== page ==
Problem-Solving Courts

B. Objectives of Problem-Solving Courts

A main objective of problem-solving courts is to go beyond mere case processing by attempting to address the needs of offenders, victims, and the community. The frustration with the state of misdemeanor justice in the traditional criminal courts and a desire to change the actions of criminals, improve the safety of victims, and enhance the quality of life in residential communities are the main forces behind problem-solving courts (Berman & Feinblatt, 2005).

Problem-solving courts attempt to change criminal behavior through court-ordered and -monitored treatment and more accountability in sentencing. Drug courts require substance abuse treatment as a condition of participation in the court. While drug treatment has long been used in sentencing by traditional criminal courts, the increased involvement by the judge in monitoring progress and compliance is a key component of drug treatment courts.

Community courts primarily deal with low-level public order offenders who have traditionally been sentenced to jail time or fines that seem to hold no deterrent effect. Judges in community courts are more likely now to sentence prostitutes, panhandlers, vandals, and other public order offenders to immediate sentences of visible community service (Berman & Feinblatt, 2005). In addition to these community service sentences, substance abuse treatment, employment counseling, housing assistance, and other services are typically available to assist the offender in overcoming some of the underlying causes of crime.

Addressing the needs of the victim is another objective of some problem-solving courts. This is particularly true with domestic violence courts. Ensuring the safety of victims of domestic violence is paramount in these courts. Judges presiding in domestic violence courts regularly issue restraining orders preventing offenders from having contact with their victims. Victims typically are brought to the court to make contact with victim services personnel so that they can receive other services such as counseling and safe shelter. In fact, some would argue that because domestic violence courts place the safety needs of the victim over the treatment needs of the offender, these courts are different from most other problem-solving courts and probably should not be identified with them (Casey & Rottman, 2005).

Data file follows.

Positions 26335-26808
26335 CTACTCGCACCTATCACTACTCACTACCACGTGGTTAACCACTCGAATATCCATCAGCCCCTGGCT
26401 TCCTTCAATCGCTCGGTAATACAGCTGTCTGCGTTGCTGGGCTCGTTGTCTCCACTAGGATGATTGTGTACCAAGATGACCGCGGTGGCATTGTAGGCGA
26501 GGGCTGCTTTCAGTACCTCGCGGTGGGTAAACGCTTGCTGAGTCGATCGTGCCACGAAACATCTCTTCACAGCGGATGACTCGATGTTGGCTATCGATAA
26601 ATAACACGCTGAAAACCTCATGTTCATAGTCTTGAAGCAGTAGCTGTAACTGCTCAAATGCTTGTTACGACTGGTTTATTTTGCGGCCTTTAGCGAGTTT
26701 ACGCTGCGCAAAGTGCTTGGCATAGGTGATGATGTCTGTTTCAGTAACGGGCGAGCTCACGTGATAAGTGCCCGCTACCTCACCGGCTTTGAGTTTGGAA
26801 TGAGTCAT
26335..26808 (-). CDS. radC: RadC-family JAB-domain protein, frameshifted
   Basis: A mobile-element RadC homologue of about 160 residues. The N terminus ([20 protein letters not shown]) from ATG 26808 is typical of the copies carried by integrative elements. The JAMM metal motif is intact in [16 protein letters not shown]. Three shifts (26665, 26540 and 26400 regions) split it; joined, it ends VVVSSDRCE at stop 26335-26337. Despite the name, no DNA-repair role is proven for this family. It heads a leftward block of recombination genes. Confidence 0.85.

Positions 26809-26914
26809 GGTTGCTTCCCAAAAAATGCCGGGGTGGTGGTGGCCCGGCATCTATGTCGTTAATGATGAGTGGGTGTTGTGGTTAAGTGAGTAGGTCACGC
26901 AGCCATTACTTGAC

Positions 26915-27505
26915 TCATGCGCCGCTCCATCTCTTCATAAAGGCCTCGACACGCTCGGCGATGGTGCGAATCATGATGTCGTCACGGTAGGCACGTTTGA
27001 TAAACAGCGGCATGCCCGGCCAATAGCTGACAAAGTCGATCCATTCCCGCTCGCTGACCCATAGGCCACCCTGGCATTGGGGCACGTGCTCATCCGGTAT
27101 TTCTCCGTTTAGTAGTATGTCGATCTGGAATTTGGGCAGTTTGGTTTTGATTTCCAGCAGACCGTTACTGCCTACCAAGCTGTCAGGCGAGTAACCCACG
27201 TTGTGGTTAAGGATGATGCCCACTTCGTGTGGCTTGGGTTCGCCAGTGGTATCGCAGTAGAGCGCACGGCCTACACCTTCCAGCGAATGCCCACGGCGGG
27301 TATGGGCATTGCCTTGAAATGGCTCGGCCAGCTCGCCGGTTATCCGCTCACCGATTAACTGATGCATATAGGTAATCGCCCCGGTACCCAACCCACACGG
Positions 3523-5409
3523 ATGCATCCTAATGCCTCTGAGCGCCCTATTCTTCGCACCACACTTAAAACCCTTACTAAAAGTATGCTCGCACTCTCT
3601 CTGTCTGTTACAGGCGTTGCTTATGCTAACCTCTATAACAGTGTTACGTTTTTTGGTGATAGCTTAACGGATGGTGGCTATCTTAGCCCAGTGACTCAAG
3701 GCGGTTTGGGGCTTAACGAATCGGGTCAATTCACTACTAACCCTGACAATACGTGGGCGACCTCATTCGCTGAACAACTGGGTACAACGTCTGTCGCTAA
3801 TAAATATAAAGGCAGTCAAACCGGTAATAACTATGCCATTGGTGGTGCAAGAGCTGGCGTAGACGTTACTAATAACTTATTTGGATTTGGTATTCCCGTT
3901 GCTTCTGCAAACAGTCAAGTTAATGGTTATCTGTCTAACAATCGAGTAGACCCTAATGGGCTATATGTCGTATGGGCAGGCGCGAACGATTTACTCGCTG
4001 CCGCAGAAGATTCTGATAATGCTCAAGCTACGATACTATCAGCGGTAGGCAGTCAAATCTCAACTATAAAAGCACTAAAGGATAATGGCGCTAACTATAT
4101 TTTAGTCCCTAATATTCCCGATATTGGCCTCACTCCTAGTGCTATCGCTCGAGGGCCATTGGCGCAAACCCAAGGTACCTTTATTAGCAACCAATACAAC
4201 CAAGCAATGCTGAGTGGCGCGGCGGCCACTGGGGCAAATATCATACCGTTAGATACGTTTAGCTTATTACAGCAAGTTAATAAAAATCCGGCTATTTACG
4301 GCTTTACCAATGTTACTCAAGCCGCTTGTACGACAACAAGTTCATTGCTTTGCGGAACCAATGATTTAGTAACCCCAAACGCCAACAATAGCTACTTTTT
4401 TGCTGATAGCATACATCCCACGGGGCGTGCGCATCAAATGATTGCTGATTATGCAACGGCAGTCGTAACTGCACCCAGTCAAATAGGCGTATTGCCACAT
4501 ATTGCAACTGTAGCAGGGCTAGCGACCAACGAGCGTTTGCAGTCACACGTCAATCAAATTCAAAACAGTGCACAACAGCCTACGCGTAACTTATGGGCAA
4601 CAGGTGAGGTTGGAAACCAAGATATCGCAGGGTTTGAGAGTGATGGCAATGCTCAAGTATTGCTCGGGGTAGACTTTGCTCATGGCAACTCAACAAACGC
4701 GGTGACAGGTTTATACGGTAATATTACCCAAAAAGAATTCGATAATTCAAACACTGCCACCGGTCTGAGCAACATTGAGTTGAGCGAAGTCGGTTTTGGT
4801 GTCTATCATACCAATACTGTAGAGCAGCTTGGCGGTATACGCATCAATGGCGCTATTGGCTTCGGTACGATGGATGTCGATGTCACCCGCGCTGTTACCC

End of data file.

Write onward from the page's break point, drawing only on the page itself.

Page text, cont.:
Enhancing the quality of life in residential communities is a major objective of many problem-solving courts, in particular community courts. Considering that the community is the “victim” of many public order crimes, community courts draw from the resources in the community to identify and then address ways in which communities suffer from these crimes. Residents are surveyed to identify levels of fear and concern over community crime.With this information, community leaders including court personnel, law enforcement, and business owners can work with residents to combat crime and address other concerns. Much of the work to improve the appearance of the community is done either by volunteers or by offenders sentenced to community service (Berman & Fox, 2005).

C. Why Problem-Solving Courts Are Important

Problem-solving courts are important because they attempt to address the deficiencies of the traditional criminal courts. The traditional criminal court may do a good job handling more serious violent offenders where incarceration is the expected and usual outcome. However, the effective handling of minor offenders requires something more than short periods of incarceration. Other defendants, such as drug users and mentally ill offenders, would seem to benefit more in the long run from mandated treatment rather than punishment alone. The deficiencies of the traditional court in handling the specific needs of victims and particular communities give reason to expect more from the judicial system that some problem-solving courts are better suited to provide. Ultimately, the measured effectiveness of problem-solving courts to adequately address these needs will determine how important they are.

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